“By 2030, the United States and its partners will establish a secure battery materials and technology supply chain that supports long-term US economic competitiveness and equitable job creation, enables decarbonization, advances social justice and meets national security requirements,” the document reads.
One of the main goals stated by the White House is to secure raw and refined materials and discover alternatives for critical minerals for commercial and defense applications.
“The goal is to reduce US lithium-battery manufacturing dependence on scarce materials, especially cobalt and nickel, in order to develop a stronger, more secure and resilient supply chain,” the government explains in the blueprint. “Working through ongoing US Government initiatives and with allies to secure reliable domestic and foreign sources for critical minerals is as vital as ultimately replacing these materials in the lithium-battery supply chain.”
US ally Canada is also moving forward with plans to feed the growing EV industry, with its eye on developing its many raw materials sources. The country is home to key materials for the EV industry, from lithium to rare earths.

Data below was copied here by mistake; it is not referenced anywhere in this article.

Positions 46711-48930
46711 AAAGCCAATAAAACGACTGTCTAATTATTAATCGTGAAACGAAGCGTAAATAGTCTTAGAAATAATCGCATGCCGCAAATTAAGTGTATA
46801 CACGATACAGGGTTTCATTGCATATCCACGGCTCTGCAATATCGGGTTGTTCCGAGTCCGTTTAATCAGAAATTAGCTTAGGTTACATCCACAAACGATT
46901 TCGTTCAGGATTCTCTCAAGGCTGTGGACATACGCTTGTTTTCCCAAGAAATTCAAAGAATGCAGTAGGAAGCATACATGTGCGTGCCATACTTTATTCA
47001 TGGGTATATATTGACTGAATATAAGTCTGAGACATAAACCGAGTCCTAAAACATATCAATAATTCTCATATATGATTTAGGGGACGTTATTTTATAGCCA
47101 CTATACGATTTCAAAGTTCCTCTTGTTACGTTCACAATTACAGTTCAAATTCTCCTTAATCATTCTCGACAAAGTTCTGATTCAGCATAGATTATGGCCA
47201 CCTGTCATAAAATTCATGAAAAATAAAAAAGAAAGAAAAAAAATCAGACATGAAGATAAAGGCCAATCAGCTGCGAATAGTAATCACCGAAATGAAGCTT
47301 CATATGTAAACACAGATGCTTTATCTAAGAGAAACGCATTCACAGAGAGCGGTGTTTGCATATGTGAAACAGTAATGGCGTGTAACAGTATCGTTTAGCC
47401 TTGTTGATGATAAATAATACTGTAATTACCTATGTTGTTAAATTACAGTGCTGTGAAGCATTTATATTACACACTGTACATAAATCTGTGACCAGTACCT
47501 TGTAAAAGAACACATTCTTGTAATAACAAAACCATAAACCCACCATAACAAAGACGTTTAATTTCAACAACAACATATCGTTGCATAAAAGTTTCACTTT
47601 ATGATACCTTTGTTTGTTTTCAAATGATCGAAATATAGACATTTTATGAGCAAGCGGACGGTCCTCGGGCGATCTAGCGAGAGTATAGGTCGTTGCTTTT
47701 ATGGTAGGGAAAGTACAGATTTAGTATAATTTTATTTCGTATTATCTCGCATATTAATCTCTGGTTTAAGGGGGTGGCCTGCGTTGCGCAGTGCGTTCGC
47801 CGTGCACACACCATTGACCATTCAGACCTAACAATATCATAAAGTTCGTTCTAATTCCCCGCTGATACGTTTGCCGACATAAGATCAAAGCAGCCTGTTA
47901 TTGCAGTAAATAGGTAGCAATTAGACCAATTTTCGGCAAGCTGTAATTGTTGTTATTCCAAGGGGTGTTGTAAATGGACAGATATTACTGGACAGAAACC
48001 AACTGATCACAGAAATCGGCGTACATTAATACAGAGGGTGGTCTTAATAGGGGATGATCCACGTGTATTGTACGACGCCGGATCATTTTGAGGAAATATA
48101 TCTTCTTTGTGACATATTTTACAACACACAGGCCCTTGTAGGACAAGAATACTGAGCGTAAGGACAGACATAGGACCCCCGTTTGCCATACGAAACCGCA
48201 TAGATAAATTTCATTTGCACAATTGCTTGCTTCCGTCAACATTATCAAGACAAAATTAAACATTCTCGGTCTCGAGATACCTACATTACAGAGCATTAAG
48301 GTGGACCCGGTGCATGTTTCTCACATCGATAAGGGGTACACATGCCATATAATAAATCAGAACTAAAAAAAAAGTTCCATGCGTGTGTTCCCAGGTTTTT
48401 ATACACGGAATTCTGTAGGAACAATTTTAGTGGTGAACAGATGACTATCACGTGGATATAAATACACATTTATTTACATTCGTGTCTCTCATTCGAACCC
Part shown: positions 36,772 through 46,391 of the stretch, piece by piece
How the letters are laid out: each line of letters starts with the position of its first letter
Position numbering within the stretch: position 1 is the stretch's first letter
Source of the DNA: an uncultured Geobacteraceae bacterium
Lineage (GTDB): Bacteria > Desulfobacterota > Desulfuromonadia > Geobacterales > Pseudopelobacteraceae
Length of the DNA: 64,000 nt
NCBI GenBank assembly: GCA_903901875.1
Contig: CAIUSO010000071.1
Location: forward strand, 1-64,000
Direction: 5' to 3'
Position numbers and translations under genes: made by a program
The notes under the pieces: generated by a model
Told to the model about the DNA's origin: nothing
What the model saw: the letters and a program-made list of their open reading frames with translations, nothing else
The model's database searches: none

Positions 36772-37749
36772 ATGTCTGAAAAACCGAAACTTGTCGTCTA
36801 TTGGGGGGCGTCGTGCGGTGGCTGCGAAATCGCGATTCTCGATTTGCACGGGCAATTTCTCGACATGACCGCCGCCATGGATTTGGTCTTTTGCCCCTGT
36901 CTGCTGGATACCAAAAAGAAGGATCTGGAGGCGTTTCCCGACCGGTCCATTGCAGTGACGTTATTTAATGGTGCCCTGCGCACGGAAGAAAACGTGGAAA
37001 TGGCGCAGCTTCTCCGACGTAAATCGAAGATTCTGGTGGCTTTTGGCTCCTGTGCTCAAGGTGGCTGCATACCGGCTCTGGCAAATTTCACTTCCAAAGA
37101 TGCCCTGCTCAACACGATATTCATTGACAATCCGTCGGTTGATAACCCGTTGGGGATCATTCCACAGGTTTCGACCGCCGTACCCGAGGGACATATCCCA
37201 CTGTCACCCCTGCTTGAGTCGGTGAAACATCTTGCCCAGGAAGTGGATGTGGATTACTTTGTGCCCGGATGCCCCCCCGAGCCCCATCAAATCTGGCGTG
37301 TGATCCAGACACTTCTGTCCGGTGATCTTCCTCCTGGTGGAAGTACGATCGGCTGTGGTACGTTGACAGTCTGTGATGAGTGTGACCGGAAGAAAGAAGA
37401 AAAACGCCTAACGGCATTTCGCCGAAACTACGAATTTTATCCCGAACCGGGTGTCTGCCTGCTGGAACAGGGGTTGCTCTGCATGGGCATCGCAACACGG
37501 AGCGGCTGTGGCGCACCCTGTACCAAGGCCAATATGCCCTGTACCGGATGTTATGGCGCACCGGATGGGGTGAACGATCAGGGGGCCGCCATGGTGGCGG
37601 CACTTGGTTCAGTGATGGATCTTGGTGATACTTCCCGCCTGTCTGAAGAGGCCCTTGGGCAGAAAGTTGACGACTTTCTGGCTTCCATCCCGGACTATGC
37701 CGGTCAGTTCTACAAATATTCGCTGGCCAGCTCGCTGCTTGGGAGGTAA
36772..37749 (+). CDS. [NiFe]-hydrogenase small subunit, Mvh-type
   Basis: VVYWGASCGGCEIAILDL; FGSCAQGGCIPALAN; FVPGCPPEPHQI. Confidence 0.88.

Speaking to the Standing Committee on Natural Resources in Canada, Simon Moores, managing director of Benchmark Mineral Intelligence, said Canada has the potential to create the upstream blueprint for the global energy storage revolution.
“While the world looks one way to build EVs and battery cells, Canada should look the other way, upstream, to not only ensure the basic supply of raw materials for this revolution, but add the value and make the chemicals, anodes, cathodes and even, maybe, your own 100 percent Canadian lithium ion batteries, from mine to cell,” he said. “To make this happen, Canada needs to align policy, legislation and funding at both a federal and provincial level.”
Mining key materials in North America
It has long been established that steady, secure and qualified supply will be required to feed demand for the raw materials needed in EV batteries.